Thursday night I had the privilege of attending a 70mm screening of The Master at the Somerville Theatre. It’s actually the third time I’ve seen the film in 70; I was lucky enough to see it projected in that format twice during its original theatrical run at Brookline’s Coolidge Corner Theater. Those screenings ended up being the high points of the 2012 film season for me. Until last night, I hadn’t seen The Master again, in spite of the fact that I own a copy of the Blu-ray.
The film’s spell is just as potent as I remember—maybe even stronger. Seeing it back-to-back with There Will Be Blood, I’m inclined to say that The Master is the better film, if only by a small margin. Its twinned performances by Joaquin Phoenix and Philip Seymour Hoffman remain staggeringly powerful; like Daniel Day-Lewis’ turn in There Will Be Blood, they’re oversized, verging on operatic, but they’re grounded in weird tics and comic touches that feel tossed-off, improvisatory. (Does Lancaster Dodd call himself a “nuclear physicist” or a “nucular physicist”?) Compositionally, the film is almost inexpressibly beautiful, and not only because of the high-definition format. The colors of the costumes and the sets have a creamy texture that feels heightened and saturated, almost hyperreal. For the first time it occurred to me that Laura Dern’s speech about the aesthetic thrill of recovering one’s past lives (“there’s a different feel to another period in time…even human bodies seem to radiate a different kind of warmth when covered with the fabrics of another age”) could be taken as a metaphor for cinema itself. Watching The Master is, among many other things, an exercise in time travel in which the postwar era is uncannily evoked. The world of the film feels somehow more familiar and more distant than your average period picture.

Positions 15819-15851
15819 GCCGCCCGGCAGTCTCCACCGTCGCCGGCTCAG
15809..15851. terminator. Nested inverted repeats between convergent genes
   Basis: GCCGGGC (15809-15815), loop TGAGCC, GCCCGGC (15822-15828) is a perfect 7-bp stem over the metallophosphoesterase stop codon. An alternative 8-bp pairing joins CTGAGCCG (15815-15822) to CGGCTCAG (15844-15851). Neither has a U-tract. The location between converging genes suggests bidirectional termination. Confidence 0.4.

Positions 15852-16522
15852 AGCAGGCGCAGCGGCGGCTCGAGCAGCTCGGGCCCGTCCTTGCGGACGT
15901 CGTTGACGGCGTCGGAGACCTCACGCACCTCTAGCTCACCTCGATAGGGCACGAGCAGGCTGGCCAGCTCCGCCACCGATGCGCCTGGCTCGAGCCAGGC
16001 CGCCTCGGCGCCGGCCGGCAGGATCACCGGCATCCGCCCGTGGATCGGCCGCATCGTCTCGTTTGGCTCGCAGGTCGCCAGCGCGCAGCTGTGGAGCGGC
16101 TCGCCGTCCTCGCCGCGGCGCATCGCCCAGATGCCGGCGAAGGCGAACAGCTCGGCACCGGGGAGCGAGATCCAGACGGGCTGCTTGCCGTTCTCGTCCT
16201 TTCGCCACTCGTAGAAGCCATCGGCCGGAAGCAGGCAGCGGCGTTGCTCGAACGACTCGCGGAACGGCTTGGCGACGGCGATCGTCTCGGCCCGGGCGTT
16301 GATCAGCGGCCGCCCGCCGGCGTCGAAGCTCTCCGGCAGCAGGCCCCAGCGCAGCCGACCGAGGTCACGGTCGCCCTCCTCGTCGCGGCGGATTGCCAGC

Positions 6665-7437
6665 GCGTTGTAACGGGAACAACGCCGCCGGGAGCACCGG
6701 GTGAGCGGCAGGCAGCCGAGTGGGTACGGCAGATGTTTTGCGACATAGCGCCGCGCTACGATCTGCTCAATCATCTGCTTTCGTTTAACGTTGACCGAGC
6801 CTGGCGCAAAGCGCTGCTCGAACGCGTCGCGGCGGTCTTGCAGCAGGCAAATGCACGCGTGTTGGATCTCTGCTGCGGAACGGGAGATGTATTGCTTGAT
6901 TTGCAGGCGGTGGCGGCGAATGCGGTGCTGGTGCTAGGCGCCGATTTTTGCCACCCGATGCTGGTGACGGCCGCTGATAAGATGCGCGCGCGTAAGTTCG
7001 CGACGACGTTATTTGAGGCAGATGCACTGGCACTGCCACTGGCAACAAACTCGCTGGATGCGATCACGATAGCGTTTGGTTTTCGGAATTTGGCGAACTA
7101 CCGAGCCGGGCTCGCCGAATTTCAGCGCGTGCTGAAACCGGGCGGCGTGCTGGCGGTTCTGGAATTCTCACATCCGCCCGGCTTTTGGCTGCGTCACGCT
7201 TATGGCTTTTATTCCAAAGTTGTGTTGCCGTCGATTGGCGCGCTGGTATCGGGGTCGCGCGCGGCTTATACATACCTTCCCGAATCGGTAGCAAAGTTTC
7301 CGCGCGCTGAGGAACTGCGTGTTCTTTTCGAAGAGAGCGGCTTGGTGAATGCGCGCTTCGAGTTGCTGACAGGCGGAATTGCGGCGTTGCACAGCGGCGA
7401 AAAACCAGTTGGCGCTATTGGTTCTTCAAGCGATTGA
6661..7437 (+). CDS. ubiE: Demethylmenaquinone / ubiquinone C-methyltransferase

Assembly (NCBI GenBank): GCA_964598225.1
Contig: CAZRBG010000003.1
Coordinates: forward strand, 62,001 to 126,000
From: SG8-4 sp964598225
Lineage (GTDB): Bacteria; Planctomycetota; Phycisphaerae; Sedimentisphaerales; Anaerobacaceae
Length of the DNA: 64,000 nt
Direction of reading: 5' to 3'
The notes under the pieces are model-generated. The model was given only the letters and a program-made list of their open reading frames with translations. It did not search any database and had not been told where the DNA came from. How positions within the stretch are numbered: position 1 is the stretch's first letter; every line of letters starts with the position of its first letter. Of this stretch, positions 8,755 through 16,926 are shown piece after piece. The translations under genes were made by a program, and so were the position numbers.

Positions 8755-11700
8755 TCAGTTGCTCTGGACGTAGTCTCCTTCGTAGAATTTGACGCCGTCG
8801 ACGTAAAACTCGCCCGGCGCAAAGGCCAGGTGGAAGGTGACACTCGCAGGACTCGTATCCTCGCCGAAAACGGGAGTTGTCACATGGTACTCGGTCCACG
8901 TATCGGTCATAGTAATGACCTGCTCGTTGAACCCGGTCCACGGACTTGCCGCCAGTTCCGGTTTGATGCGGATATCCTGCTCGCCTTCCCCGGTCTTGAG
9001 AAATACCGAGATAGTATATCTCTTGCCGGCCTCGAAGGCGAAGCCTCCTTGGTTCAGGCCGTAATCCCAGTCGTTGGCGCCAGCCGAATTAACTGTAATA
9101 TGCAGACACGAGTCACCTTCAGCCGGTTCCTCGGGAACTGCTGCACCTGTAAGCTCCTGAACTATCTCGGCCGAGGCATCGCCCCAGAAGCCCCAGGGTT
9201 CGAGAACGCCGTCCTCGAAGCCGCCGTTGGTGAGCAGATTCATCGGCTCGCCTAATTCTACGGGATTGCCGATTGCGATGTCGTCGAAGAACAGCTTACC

But the greatness of this film for me still has less to do with its impressive pedigree—A-list actors, gorgeous cinematography, a first-rate soundtrack—than with the emotional intensity it provokes. It careens from nervous comedy to quiet tenderness, and from there to a kind of haunted disquiet, sometimes within the space of a single scene. The final confrontation between Phoenix and Hoffman feels as enigmatic, chilling, and sad as ever. Watching it again Thursday night I found myself moved to tears, just as I was three years ago. I sensed that I wasn’t alone in crying during that scene—that it had a hold on the whole theater. Were we crying for Freddie Quell—crying because he is crying as Lancaster Dodd sings goodbye to him? For the late Philip Seymour Hoffman, who now only exists as a ghost projected on a screen? Was it out of sadness, fear, or simply in response to the sublime power of Anderson’s vision, which somehow, film after film, has managed to find its way into the can without being diluted by any bullshit studio interference? In any case, the spell still worked. If this decade gives us a better movie, I’ll be surprised.